In the world of Buddhism, I have run into these teachers who are willing to describe themselves as fully-realized beings. When called on these vainglorious assertions -- sometimes asserted quite baldly, sometimes suggested subtly by, for example, assuming a replica pose of some Buddha statue or painting ... you see? I'm sitting just like Kuan Yin so you can imagine I am Kuan Yin -- these people take refuge in the unassailable assertion that we are all Buddhas ... but they know who they are and you don't. "I know I'm Buddha; I know I'm fibbing, but I'm doing it for your benefit. What a good fellow I am." Sometimes, they actually start to believe their own eye wash. It's pathetic. It's sad. And it can be dangerous. What Buddha could possibly claim to be Buddha? When nailed down, these teachers whine, "I'm just a human being too, you know." It's slimy.

But none of these shenanigans are known to a newish and vulnerable student. The student has read books and gathered the inspirations and hopes that sent him or her to a center to further an understanding that is just starting to bud. S/he has taken a big risk, moving from the inspirations of books or talks to the actual-factual, breath-to-breath experience of a practice center. Confidence is wobbly at best because there is no bed-rock experience on which to base any certainty. It's new, it's novel and maybe it's a bit spooky. "What the hell have I gotten myself into??!!"

And if someone claims to be Maitreya, to be the who-is-what-is, how is anyone to know? Yes, there are books that delineate this mark or that evidence when it comes to enlightened beings, but such information and two bucks will get you a bus ride. If you don't know, you don't know and not-knowing is not all that bad. But it is that bad when consulting with the element that does not wish to be taken for a ride, to be taken for a fool.

Written down, all of this takes on a sure-footed cast, as if human situations could be parsed and in that parsing made easier. Seeking to be happy, seeking to be at peace is an utterly human pastime. Everyone wants to be happy, whether they're getting drunk eight nights a week or busting their buns to get a Ph.D. Some choose spiritual endeavor as a road to some something-or-other that will make them happier, more even-keeled, less uncertain in uncertain times. Maybe this guy is Maitreya, but the hard question that needs asking is, "So what?"

The world around us is filled with joy and sorrow, with honesty and chicanery, with delight and horror. Is there any question about this? It's just a plain fact, isn't it? Why should spiritual endeavor be any different? Anyone might squeeze their eyes shut, cross their fingers, and mutter an appropriate incantation as a means of dispelling what is negative or uncertain in their lives, but isn't it a fact that each has to make up his own mind about the world and its wiles and wonders? Never mind spiritual endeavor ... just the regular stuff.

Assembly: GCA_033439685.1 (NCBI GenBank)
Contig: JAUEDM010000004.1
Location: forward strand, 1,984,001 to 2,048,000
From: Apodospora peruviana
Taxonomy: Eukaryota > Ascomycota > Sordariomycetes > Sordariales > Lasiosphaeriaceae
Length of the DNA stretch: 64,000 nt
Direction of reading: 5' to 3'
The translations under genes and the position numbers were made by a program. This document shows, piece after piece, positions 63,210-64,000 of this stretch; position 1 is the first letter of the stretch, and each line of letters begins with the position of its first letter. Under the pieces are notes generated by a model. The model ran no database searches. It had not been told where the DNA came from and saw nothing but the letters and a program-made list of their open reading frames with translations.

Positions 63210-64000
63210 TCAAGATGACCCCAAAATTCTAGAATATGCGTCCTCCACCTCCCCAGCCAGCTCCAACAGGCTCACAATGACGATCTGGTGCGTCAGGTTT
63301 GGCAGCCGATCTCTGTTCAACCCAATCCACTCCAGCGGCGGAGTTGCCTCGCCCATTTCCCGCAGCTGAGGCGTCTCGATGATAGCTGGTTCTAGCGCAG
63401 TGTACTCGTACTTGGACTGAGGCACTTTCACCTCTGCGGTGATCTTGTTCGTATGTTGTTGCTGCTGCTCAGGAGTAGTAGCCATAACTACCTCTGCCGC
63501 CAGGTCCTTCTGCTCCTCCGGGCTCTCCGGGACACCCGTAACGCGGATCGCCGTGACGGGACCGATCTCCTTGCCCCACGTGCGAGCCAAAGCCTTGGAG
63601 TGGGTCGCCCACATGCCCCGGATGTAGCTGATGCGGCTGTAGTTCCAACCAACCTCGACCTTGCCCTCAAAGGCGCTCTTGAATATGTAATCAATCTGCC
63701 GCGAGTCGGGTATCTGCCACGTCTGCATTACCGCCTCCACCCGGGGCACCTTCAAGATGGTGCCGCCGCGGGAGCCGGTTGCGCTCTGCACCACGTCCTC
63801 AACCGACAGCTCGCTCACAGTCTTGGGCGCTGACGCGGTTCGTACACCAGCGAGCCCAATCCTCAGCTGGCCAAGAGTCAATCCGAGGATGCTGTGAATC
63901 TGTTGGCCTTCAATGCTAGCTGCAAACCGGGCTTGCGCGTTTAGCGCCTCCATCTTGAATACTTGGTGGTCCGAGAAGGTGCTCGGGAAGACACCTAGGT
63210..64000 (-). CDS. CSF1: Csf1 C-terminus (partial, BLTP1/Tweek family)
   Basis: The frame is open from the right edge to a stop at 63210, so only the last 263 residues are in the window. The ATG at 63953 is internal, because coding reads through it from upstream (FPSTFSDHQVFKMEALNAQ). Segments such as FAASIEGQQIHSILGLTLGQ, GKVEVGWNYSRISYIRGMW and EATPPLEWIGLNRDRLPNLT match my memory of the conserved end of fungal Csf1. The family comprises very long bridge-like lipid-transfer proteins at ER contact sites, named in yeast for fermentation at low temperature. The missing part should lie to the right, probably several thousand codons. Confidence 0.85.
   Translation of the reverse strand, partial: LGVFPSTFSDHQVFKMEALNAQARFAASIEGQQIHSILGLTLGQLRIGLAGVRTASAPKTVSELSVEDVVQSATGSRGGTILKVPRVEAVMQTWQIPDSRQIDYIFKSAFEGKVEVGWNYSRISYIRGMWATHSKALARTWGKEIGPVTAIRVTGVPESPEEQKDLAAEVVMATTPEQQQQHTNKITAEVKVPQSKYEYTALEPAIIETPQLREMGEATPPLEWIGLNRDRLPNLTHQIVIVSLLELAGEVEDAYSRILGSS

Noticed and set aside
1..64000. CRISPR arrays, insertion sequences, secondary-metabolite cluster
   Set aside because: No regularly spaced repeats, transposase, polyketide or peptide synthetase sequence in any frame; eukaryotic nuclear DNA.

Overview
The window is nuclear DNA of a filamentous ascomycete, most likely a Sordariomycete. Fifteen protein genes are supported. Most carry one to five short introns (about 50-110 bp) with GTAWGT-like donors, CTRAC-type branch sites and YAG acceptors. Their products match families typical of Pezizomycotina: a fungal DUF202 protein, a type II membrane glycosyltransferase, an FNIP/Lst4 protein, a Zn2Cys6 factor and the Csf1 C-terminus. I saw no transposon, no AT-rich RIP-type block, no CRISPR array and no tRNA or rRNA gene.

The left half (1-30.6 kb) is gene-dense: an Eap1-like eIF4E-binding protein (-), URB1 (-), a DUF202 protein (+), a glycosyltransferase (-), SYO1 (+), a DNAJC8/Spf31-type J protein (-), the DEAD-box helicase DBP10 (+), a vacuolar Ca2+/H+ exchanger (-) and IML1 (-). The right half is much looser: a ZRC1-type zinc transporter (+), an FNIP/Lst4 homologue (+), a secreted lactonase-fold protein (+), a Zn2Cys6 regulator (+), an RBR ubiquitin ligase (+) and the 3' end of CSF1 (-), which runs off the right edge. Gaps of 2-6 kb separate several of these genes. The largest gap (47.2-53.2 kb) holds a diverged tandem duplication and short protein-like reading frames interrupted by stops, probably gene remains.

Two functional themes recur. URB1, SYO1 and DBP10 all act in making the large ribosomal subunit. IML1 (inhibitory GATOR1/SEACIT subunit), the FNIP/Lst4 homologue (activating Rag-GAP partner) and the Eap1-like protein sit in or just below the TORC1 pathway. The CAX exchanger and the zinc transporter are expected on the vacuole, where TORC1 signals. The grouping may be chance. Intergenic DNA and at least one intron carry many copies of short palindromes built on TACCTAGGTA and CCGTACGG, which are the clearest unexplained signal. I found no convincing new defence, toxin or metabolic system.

Cross your fingers ... yes, I have met the one true teacher, the Buddha, Maitreya. Now what? Or no, this guy is looking for accolades and the big bucks. Now what?

Profoundly touching. The cries of the world cannot be dismissed or written off or cured with the wave of a wand. This is true stuff.

Deeply human. The longing to dispel uncertainty and to nourish peace and happiness is no small matter in anyone's actual-factual life. Try and fail and try again ... that seems to be the way of things. But it's not a matter of philosophy or religion. Philosophy and religion point ... individuals have to do the sometimes difficult walking. Deeply human.

And utterly idiotic. Imagining there is some other Buddha, some wand-waver, some perfected something-or-other may be understandable in a deeply human realm. But that doesn't change its idiotic nature. No one wants to be a chump. Everyone is a chump. Study and transform this chump ... it's the only choice anyone's got.

If you can't kick Buddha's ass, at least stop imagining Buddha could kick or bless your own.

Don't be a chump.

Wednesday, June 22, 2011

penises and vaginas

A Zen teacher whose name I have forgotten was once asked about the role of sex in Buddhism. And he replied, more or less, "What's the big deal? It's just penises and vaginas, isn't it?"

Of course it's not just penises and vaginas. There is a boatload of psychological and physical baggage that has to be considered as well. There's love and lust and power and ... and on and on and on. And it can be pretty powerful, pretty compelling, pretty important. And there's no escaping it. Even those who imagine they have escaped still have to pay attention to their penis or vagina...and perhaps the boatload of baggage.